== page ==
When a ministry spouse travels and the other spouse is “left behind” to keep things going on the home front, there are many issues that arise. Loneliness and carrying an extra work load is among a few of them.
Sometimes people think that when you “serve God” in a visible way, such as being a missionary, or a ministry or a pastoring family, “normal” emotions are emptied out and traded in for improved ones (given by God). Somehow these emotions are supposedly more “selfless.” Thus, you automatically are able to better cope with marriage issues. You can better cope with loneliness, and other matters than if you weren’t in full time ministry. But nothing could be further from the truth. Ministry families have “normal” emotions just like anyone else.
Those in ministry positions have human emotions too. They also don’t usually have the same support base. It’s not as easy for them to find those who are “safe” to complain to. They also need to receive help and comfort. So, the problems can be compounded.
Also, the attack from the enemy of our faith appears to be more ruthless. It’s as if a “bulls-eye” is invisibly tattooed onto their lives that says, “apply more pressure here.” Also, “target the attack here because there is a weakness.” The reason may be because when someone, who is in a visible ministry position falls, there is more potential for others to fall, as well.
When a Ministry Spouse Travels
Jamie Jo was asked about this issue. What could happen when one ministry spouse travels without the other?
“How do you deal with absences and returns of your husband if he frequently travels? It seems that as a family we have one routine and system while he is gone. And then we have to adjust when he returns. It is like going from a two-parent family to a one-parent one and back again. What ways have you found to handle those transitions?”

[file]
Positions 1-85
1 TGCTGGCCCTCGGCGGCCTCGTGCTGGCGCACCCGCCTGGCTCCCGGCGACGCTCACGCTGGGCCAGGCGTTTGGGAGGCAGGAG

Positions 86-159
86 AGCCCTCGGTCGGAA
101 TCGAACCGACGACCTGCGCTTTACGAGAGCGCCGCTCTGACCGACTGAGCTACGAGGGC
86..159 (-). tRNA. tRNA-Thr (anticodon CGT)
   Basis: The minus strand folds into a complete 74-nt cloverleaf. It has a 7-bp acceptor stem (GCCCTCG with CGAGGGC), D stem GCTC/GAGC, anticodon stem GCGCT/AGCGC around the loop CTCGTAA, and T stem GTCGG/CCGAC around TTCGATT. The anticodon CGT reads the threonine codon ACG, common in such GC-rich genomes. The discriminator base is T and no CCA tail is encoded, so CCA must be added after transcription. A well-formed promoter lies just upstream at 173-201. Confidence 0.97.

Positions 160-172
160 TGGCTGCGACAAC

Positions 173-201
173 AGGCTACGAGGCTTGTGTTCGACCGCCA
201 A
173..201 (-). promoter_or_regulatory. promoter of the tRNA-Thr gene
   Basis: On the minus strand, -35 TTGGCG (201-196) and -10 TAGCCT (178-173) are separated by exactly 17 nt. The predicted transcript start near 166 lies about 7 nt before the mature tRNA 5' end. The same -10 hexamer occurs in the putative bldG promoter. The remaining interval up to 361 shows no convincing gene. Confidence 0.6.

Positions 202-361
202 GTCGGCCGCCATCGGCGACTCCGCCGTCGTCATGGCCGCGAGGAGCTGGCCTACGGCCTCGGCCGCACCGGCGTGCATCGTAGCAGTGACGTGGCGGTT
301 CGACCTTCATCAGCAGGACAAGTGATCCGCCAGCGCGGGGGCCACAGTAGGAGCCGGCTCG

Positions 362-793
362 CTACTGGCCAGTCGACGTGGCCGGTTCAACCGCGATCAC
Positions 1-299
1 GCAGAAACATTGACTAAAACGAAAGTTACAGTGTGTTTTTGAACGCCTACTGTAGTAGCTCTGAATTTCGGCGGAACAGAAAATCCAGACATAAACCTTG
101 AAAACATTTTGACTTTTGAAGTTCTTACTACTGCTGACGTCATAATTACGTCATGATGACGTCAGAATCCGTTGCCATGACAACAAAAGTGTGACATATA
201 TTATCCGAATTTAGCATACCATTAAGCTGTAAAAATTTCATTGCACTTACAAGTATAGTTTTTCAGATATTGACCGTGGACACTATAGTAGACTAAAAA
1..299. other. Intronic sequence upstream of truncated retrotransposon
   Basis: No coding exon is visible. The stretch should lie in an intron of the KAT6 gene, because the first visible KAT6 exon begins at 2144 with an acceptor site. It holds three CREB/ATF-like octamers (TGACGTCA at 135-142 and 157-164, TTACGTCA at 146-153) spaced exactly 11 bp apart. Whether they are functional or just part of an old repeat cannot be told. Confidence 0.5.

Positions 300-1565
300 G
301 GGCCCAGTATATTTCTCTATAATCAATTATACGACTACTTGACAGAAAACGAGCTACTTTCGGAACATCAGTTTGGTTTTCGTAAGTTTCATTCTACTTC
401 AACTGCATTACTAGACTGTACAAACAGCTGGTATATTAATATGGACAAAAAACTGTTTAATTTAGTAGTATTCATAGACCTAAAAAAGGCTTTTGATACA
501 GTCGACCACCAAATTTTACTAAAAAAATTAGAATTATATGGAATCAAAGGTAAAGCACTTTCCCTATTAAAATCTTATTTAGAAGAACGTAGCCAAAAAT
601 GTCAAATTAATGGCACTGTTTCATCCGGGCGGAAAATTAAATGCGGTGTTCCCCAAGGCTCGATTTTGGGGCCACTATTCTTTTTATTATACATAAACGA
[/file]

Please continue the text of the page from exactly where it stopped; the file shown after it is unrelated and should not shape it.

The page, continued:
On the Womenoftheharvestconnection.com web site, Jamie Jo gives her answer for you to read:
— ADDITIONALLY —
On this issue, posted on the Greatcommisionchurches.org web site, Sandy writes:
“We hear from three wives who have teamed together to share about a familiar topic. As we are all married to leaders, we have probably experienced separation from our husbands due to ministry work. Whether he is flying internationally to encourage workers in the missions field, going on a weekend retreat with fellow leaders, or even spending a day alone with the Lord, we know what it is to manage without our ‘guy’ for a while. Rita, Sharon, and Susan sent their mates off to Hong Kong. And then they came up with these encouraging tips for us to consider and practice when our own men are away.”
Whether you are a pastor’s wife, a missionary wife, or a ministry wife of any type, you could benefit from gleaning through the tips these women give. The following link will send you to this article, written by Rita Bergen, Sharon Brown, and Susan Wang. This is where they address the matter. Please read:
And then, to deal with not only the “problems” that occur when the spouse travels, but others, as well, Ruth Ann Graybell talks about them in a mrnet.org article titled:
— ALSO, When a Ministry Spouse Travels —
Another side of “traveling,” as it pertains to ministry, is when you are living what is termed as a “trailing spouse” —someone who follows the other spouse to another location so that spouse can minister there. They may locate their home in that location and the spouse may travel from that location to others, or minister from there. Either way, traveling is involved and the spouses have adjustments to make.
So, here is a Missionarycare.com article written from a different slant. In it you will find helpful information and tips to read and glean through. Please read and prayerfully consider:
In trying to work through this matter, you may be able to relate to the goal that the Apostle Paul proclaimed:
“Not that I have already obtained all this, or have already arrived at my goal, but I press on to take hold of that for which Christ Jesus took hold of me. Brothers and sisters, I do not consider myself yet to have taken hold of it. But one thing I do: Forgetting what is behind and straining toward what is ahead, I press on toward the goal to win the prize for which God has called me heavenward in Christ Jesus.” (Philippians 3:12-14)
Cindy Wright of Marriage Missions International wrote this article.
If you have additional tips you can share, please “Join the Discussion” by adding your comments below.
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